The statistics regarding HIV infection and black women are dismaying: In 2004, HIV was their most prolific killer. In 2014, 64 percent of women diagnosed with HIV were black, according to the Centers for Disease Control and Prevention (CDC). Among black women, the prevalence rate for the virus is 18 times that of white women, primarily through heterosexual sex.
The reasons attributed to this are varied, but it's clear that a response to the crisis is needed. In 2007, the CDC launched The Expanded Testing Initiative. Backed by more grim studies that report 21.4 percent of the half a million black men and women with HIV are undiagnosed, and the rate of transmission is three times higher for those unaware that they're infected, the US health agency invested $102.3 million in 25 states and large cities to conduct testing and increase awareness in the underserved and disproportionally affected population. After three years, analysis of the program found that, by testing early, "3,381 HIV infections were averted from persons newly diagnosed."
Indeed, testing and early awareness are critical; standard antiretroviral therapy (ART), if started as soon as possible, can stop the progression of the disease and prevent transmission. Of course, one would think, the most efficient way to do this is via the internet—especially when it comes to reaching young women. The CDC estimates that young people aged 13 to 24 make up 22 percent of all new HIV diagnoses, and this demographic has some of the lowest rates of STD testing and condom use.
However, a recent study, published in the Journal of the American Medical Informatics Association (JAMIA) by researchers at North Carolina State University, suggests that making information about HIV easily accessible to black women online—specifically on social media—is and will continue to be a challenge. "We assumed that providing information about HIV prevention online would be an effective way of reaching black female college students," the study's lead researcher, Fay Cobb Payton, Ph.D, an associate professor at North Carolina State University, said in a press release. "We thought it would resonate and be accepted, and we were wrong."
Based on the concerns of eleven focus groups made up 60 black women who attended NC State and Penn State, Payton constructed a health education website, myhealthimpactnetwork.org, and corresponding social media accounts. "I started the website with the intention of disseminating health information to black students and students of color, particularly around HIV/AIDs prevention. Part of the reason why was taking a look at national statistics, but also knowing that we're in a digital space now. All kinds of information is being distributed via the web and social media," she told Broadly over the phone. "The idea was that this could be a resource that was relatable and culturally geared toward black female college students—that was the hope." That means, Payton explained, featuring images of black men and women on the site, using minimal clinical language, doing away with stereotypes about black women, and using social media accounts because "this is what we do," one focus group participant remarked.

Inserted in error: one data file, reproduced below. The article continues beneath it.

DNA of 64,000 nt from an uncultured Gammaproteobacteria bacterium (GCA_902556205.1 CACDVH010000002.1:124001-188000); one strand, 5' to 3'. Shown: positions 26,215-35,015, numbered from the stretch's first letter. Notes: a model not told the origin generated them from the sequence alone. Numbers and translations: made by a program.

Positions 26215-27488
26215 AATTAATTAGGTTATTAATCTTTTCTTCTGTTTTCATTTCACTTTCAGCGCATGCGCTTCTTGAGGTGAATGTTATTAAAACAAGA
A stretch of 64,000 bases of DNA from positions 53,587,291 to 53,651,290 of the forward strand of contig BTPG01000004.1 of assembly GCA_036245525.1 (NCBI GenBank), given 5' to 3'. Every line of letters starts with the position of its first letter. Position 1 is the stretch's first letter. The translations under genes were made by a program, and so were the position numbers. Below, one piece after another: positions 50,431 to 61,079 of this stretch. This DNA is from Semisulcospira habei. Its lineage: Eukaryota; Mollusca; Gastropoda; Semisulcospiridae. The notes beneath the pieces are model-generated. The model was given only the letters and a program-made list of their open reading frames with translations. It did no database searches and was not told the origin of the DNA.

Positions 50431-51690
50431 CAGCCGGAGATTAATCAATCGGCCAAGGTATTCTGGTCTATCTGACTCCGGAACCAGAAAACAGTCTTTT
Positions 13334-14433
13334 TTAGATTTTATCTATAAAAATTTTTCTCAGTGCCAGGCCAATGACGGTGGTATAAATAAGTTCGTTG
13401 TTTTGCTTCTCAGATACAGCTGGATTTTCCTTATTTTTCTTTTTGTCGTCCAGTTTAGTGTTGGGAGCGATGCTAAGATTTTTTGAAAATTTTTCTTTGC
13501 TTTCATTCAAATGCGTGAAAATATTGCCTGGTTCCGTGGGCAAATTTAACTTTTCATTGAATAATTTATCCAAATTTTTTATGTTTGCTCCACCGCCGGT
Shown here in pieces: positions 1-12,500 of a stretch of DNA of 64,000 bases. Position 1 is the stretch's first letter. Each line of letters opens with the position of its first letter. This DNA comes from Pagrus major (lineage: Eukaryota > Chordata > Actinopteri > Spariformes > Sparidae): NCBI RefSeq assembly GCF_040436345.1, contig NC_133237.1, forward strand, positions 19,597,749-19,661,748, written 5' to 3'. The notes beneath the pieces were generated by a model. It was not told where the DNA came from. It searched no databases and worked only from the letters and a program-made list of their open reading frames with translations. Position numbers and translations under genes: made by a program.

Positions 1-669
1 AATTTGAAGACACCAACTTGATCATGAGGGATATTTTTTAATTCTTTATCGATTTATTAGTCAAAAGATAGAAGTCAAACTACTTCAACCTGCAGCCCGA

But in practice, as illustrated follow-up surveys that Payton conducted after the website launched, it became apparent that though the college-aged women were highly engaged with social networking sites, they didn't actually want to engage with HIV/AIDs statistics on the same platform. Payton attributes the lingering stigma around HIV as one of the barriers to leveraging these networks as a powerful public health tool. (The black women surveyed did, however, appreciate that the website was indeed relatable: "They were like, 'Wow, you actually listened to us,'" Payton said.)
"When it came to the social media aspects of the site, a lot of women thought that if they engaged with the content on social media people would make negative assumptions about them. There's something deeper than just putting the information out there as resources," Payton explained. Because a like or a follow on Twitter or Tumblr is tangled with identity—and visible to the public—many women expressed concern about accessing HIV-related information through these channels. "They wanted no part of it," she said. In other words, just as brands have learned that being topical on Twitter isn't always bae, "just because the group is digitally connected doesn't mean that simpler forms of communication are best—that may mean traditional forms of communication," she said.
Her findings have broader implications when it comes to figuring out how to bring sensitive health information to a new generation that is constantly on Twitter. "When you talk about creating these resources for stigmatized conditions—because there is still a lot of stigma around HIV—you need to understand some of the cultural inferences they may have. Particularly in the black community, where the stigma around the disease is heightened," Payton said. She speculates that the stigma around HIV could even be worse online than off. "The critical mass that begins to respond on social media is a lot greater than face-to-face. How do you tackle that? There's a lot of work to be done."